September 21, 2010

Senate Republicans Block "Don't Ask, Don't Tell" Repeal

Politico reports today that the effort to repeal the military's "Don't Ask, Don't Tell" policy went down to defeat this afternoon, with Senate Democrats and Republicans squaring off in a procedural vote.

In the face of a promised filibuster by Sen. John McCain (R-Ariz.), Democrats could not convince a single GOP senator to cross over and provide the 60th vote needed to begin debate on a defense spending bill containing the repeal measure.

This is extremely unfortunate. "Don't Ask, Don't Tell" is arbitrary government discrimination, pure and simple. There isn't a shred of evidence to support the preposterous assertion forwarded by some Republicans that allowing gay men and women to serve openly would somehow diminish "moral" or even the military's effectiveness. To the contrary, in practically all developed countries, gay men and women can serve openly and do so with success.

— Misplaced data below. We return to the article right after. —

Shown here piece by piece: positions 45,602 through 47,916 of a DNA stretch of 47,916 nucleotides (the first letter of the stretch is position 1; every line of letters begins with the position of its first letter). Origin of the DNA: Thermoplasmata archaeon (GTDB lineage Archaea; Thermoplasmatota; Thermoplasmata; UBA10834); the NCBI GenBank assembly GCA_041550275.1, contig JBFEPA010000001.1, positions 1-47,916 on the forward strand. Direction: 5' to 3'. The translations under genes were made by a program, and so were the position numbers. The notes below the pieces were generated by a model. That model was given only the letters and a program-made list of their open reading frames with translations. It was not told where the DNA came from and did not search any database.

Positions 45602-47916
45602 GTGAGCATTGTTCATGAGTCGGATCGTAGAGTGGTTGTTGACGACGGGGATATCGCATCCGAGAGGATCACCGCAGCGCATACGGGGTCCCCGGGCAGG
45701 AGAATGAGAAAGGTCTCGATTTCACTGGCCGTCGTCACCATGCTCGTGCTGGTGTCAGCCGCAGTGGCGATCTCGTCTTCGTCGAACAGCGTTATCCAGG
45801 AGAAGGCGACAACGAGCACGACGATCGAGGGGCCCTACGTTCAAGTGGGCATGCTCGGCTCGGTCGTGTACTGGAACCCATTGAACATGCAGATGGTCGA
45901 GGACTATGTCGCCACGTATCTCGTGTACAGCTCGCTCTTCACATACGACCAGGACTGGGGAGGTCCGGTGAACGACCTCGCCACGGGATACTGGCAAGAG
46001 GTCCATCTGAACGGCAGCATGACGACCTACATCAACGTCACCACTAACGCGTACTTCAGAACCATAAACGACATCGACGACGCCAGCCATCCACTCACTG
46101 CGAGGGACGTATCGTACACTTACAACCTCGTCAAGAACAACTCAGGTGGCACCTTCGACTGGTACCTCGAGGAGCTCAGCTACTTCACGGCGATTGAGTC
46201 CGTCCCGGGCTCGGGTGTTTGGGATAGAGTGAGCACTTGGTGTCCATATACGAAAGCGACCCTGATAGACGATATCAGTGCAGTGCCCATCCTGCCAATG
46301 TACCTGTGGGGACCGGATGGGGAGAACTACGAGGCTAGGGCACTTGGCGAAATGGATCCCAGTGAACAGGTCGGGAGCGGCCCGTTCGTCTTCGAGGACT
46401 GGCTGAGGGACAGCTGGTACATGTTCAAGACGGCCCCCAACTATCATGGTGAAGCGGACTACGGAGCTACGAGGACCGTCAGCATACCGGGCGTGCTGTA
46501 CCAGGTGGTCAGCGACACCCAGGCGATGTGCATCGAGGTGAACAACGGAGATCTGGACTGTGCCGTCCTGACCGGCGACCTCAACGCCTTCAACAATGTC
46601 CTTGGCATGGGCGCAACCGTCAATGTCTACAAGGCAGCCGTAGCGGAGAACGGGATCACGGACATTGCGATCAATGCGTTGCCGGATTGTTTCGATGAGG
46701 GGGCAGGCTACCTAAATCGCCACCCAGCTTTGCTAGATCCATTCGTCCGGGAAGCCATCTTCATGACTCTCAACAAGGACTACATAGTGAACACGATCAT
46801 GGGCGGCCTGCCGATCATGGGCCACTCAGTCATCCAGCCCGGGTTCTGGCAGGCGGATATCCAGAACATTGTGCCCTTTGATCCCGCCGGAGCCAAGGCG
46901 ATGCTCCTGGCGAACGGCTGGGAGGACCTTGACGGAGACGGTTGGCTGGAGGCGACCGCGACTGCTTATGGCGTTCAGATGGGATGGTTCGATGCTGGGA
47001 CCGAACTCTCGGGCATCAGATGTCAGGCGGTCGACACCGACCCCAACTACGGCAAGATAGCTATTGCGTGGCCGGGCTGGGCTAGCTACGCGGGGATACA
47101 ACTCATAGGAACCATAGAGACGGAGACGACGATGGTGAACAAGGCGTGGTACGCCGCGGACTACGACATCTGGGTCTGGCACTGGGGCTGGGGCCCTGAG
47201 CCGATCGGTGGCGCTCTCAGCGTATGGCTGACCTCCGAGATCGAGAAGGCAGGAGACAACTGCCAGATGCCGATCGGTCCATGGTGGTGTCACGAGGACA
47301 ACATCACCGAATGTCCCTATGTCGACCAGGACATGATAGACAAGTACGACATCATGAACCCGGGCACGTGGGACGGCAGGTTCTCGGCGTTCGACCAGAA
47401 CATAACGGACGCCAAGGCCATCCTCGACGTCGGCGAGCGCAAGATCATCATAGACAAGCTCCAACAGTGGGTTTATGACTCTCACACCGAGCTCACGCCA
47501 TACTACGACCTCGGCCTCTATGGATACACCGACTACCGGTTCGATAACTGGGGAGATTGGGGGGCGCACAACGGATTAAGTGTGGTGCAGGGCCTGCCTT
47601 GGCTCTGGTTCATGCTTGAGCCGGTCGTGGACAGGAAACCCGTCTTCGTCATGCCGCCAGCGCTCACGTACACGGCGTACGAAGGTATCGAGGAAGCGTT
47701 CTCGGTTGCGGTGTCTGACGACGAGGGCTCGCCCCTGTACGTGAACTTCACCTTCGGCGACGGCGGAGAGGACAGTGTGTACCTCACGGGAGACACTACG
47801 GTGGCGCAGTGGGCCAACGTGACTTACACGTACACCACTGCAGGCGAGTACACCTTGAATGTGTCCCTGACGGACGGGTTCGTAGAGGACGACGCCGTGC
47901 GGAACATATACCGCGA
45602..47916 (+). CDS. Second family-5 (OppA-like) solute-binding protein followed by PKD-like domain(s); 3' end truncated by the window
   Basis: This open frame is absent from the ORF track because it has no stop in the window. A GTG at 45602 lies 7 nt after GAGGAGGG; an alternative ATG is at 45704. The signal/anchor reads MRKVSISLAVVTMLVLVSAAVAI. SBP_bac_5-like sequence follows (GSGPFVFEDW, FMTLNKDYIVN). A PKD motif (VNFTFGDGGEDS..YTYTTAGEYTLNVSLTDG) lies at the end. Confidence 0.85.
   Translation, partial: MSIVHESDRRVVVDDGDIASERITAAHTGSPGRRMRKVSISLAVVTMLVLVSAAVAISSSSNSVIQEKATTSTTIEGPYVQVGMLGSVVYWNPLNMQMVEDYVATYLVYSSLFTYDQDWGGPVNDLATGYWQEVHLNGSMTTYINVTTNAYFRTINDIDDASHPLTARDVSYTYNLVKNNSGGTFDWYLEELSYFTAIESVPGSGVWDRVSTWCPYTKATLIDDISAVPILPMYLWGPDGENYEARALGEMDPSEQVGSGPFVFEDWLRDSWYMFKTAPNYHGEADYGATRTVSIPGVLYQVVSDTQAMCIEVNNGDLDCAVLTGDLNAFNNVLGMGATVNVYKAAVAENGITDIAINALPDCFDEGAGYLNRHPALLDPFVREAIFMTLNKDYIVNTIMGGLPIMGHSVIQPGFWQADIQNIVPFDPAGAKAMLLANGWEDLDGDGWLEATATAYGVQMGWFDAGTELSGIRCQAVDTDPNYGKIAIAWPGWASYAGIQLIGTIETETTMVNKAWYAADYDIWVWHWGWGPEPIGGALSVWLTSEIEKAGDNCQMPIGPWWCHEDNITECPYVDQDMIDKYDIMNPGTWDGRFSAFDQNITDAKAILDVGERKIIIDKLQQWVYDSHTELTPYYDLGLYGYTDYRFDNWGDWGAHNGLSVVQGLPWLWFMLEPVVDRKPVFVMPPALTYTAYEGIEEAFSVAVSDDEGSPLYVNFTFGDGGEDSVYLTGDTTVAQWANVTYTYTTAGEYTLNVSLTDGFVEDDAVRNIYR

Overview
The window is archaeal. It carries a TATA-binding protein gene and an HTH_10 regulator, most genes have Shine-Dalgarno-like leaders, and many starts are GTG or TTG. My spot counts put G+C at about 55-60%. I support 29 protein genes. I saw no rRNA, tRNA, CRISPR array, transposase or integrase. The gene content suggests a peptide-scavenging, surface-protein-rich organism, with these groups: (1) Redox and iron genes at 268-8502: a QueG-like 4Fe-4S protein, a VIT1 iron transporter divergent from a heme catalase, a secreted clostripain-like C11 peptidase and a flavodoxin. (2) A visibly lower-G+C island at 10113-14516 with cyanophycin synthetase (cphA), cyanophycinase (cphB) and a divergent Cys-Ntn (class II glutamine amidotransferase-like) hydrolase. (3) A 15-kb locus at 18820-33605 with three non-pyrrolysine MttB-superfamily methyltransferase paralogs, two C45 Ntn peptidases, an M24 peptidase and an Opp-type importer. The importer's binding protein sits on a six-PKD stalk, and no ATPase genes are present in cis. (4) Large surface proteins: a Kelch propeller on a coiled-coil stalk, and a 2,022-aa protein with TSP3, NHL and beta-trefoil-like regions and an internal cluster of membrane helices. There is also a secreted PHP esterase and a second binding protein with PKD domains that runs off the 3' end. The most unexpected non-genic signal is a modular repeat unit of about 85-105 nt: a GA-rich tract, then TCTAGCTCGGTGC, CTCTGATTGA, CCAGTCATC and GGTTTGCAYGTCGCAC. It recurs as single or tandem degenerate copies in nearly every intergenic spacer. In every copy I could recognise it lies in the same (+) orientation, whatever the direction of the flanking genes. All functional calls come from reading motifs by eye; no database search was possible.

Tom Ricks of Foreign Policy offered a piece of sensible advice a couple of days ago, citing the unfortunate dismissal of three combat veterans under "Don't Ask, Don't Tell."

Collectively, they represent almost a decade of combat experience, a big handful of Purple Hearts and Bronze Stars, service as aide-de-camps to general officers and as platoon leaders and company commanders in combat, and the investment of millions of dollars in taxpayer funds. They have offered blood, sweat, and tears in defense of a nation that discriminates against them for no good reason.

This policy must end.

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